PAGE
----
Criticism and questions are swirling around Stanford following another anemic offensive performance in Saturday's 26-10 loss to Arizona State, and coach David Shaw is taking full responsibility for the team's struggles on that side of the ball.
“I’ve done a poor job of structuring our offense so that our guys can be successful," Shaw said Tuesday. "We have to utilize our personnel better."
Stanford has dropped to the Pac-12 cellar in terms of scoring offense. The Cardinal are averaging only 17.6 points per game against Power 5 competition, roughly two touchdowns below the Pac-12 average (30.2 per game). In Tempe, Stanford managed only 10 points, 288 yards of total offense, and 4.7 yards per play, all figures that paled in comparison to what Weber State, New Mexico and Colorado accomplished offensively against Arizona State. The Sun Devils had surrendered more than 200 rushing yards in four straight games, but Stanford -- once feared for its powerful rushing attack -- managed only 76 yards on the ground.
Shaw said quarterback Kevin Hogan, who finished 19-for-39 against a steady diet of Arizona State pressure, is receiving a lot of unwarranted blame for Stanford's struggles. He instead suggested that the Cardinal coaching staff has not successfully tailored its offensive approach to put Hogan and a bevy of playmakers in position to succeed.
"I’ve got to help our guys so they can just be the great athletes they are," Shaw said. "We’ve sputtered too many times. I need to adjust accordingly... We've got too good of personnel in our offense to score [so few points]."
Shaw would not elaborate on intricate details of Stanford's potential offensive adjustments, but the attack has come under fire for relying heavily on its traditional power rushing, play-action oriented approach even though it has become increasingly apparent that the team's decrease in size at the running back position has made that strategy less effective. In the past, Stanford has enjoyed the services of bruisers such as Toby Gerhart, Stepfan Taylor and Tyler Gaffney. Now, the Cardinal seem to enjoy comparative advantages on the outside instead, behind big receiving talents Ty Montgomery, Devon Cajuste and a trio of young tight ends.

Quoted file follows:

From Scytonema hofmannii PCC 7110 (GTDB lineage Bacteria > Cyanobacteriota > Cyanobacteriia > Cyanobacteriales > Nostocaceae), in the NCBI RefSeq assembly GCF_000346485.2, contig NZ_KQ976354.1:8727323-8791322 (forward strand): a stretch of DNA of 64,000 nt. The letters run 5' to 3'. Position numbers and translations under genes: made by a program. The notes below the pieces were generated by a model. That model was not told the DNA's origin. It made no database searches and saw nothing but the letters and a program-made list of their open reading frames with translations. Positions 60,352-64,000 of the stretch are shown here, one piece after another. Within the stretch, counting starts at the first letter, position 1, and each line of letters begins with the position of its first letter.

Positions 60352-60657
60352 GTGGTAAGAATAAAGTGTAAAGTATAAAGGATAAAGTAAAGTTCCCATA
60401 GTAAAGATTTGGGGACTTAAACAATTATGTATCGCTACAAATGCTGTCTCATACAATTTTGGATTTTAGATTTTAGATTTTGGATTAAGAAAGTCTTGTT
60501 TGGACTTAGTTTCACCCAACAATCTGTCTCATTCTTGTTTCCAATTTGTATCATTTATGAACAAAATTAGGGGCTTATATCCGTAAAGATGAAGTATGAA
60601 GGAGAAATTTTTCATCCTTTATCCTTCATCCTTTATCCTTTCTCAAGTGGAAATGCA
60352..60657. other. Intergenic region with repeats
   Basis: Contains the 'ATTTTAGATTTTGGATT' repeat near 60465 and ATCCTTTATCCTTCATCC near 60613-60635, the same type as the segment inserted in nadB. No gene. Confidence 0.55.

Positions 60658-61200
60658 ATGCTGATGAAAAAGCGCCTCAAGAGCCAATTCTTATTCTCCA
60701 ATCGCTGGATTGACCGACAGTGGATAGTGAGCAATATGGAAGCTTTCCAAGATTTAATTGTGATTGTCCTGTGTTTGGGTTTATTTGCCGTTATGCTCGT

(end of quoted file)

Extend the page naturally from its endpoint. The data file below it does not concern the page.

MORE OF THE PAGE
Shaw said he wants to capitalize on that without drastically altering Stanford's scheme midseason.
“I’m taking this one personally because I look at our guys, and I’ve got to help them," he said. “I have to find a way to utilize our personnel better. I just have to.”
Stanford has partially reopened a competition at right guard. Although Shaw said Johnny Caspers has played well enough to keep his starting spot there, Brendon Austin is getting an opportunity to earn playing time.
The Cardinal host Oregon State this Saturday in what promises to be a test for the team's staggering offense: The Beavers rank second -- behind only Stanford -- in the Pac-12's total defense category. The Cardinal's heavily anticipated visit to Autzen Stadium looms the week after.